About $30bn will be at stake in what could be one of the biggest US corporate lawsuits as Apple and Qualcomm head to court in San Diego on Monday, reports the Financial Times (FT). Mark Lemley, a law professor at Stanford University told The Financial Times that "This is a huge dispute. The amount of money at stake potentially dwarfs any other intellectual property or antitrust case." By comparison, Apple won $1bn from Samsung in a patent case in 2012, and Hewlett-Packard won $3bn from Oracle in a contract case in 2016. On Tuesday the trial will start in earnest with opening statements by both sides.
The FT report states that "Tim Cook, the Apple chief executive, is expected to give testimony in a four-week trial in a federal court in which the iPhone maker and four companies in its supply chain are suing Qualcomm for up to $27bn in damages for overcharged chip royalties.
Qualcomm, which has denied wrongdoing, is seeking at least $7bn in back-payments from Apple and its suppliers in addition to billions in damages.
The San Diego trial is the centerpiece of a lengthy dispute between the two companies that has sprawled across the US, China and Europe and may affect Apple’s ability to launch a mobile phone equipped for 5G, the next generation of mobile internet.
Geoff Blaber, analyst at CCS Insight: "This is by far the most significant [case] we’ve seen so far, for both sides. For Qualcomm, it stands to shape the future of their business," but it could also weaken Apple’s 'bargaining power' and cost the iPhone maker billions.
The outcome of the trial is particularly significant for Qualcomm’s licensing business, which generated 64 per cent of the company’s total earnings before tax in 2018 on less than a quarter of total sales.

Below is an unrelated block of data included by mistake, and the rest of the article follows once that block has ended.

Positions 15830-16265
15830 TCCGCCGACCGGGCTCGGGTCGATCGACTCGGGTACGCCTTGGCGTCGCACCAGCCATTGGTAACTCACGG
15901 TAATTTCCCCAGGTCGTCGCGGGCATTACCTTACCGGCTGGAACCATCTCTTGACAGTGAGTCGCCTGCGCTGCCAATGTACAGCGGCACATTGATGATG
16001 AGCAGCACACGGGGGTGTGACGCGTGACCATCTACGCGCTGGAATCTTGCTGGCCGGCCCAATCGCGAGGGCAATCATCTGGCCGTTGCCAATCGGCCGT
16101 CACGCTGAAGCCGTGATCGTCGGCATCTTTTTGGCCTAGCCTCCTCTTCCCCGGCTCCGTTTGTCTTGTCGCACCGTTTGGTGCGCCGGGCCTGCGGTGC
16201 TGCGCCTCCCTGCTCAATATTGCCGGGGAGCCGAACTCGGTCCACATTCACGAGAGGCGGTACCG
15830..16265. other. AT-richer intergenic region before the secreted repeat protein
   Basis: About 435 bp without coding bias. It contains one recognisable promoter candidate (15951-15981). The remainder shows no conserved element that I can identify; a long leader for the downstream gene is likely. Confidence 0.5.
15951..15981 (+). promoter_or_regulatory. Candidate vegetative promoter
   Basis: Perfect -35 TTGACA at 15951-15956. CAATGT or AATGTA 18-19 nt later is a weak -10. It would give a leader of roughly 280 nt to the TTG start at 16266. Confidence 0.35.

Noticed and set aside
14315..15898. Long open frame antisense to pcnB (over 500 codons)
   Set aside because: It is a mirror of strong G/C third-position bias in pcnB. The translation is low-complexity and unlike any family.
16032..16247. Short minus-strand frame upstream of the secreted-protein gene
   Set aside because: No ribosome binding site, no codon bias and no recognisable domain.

If the case tips in Apple’s favor, other Qualcomm licensees are likely to question the rates they are paying, and the 'future of the business model'" could come under pressure, said Mr Blaber.
For more on this, you could read the full Financial Times report here (you could sign-up with the Financial Times for a free trial.)
CNET adds that "The trial will begin Monday with jury selection. On Tuesday, both sides present opening arguments, and Apple calls its first witnesses. The list could even include Apple CEO Tim Cook, who's likely to appear during the first week. Other big witnesses include Apple's operating chief, Jeff Williams; its head of marketing, Phil Schiller; Qualcomm CEO Steve Mollenkopf; and Qualcomm President Cristiano Amon. After the first week, court will be in session Mondays to Wednesdays, and closing arguments and jury deliberation are expected the week of May 13.
Apple referred CNET to comments it made when it filed its initial complaint. "Qualcomm's illegal business practices are harming Apple and the entire industry. They supply us with a single connectivity component, but for years have been demanding a percentage of the total cost of our products -- effectively taxing Apple's innovation," the comments read. "We believe deeply in the value of intellectual property but we shouldn't have to pay them for technology breakthroughs they have nothing to do with."
The CNET report is also an interesting read on this subject matter that you could review here.
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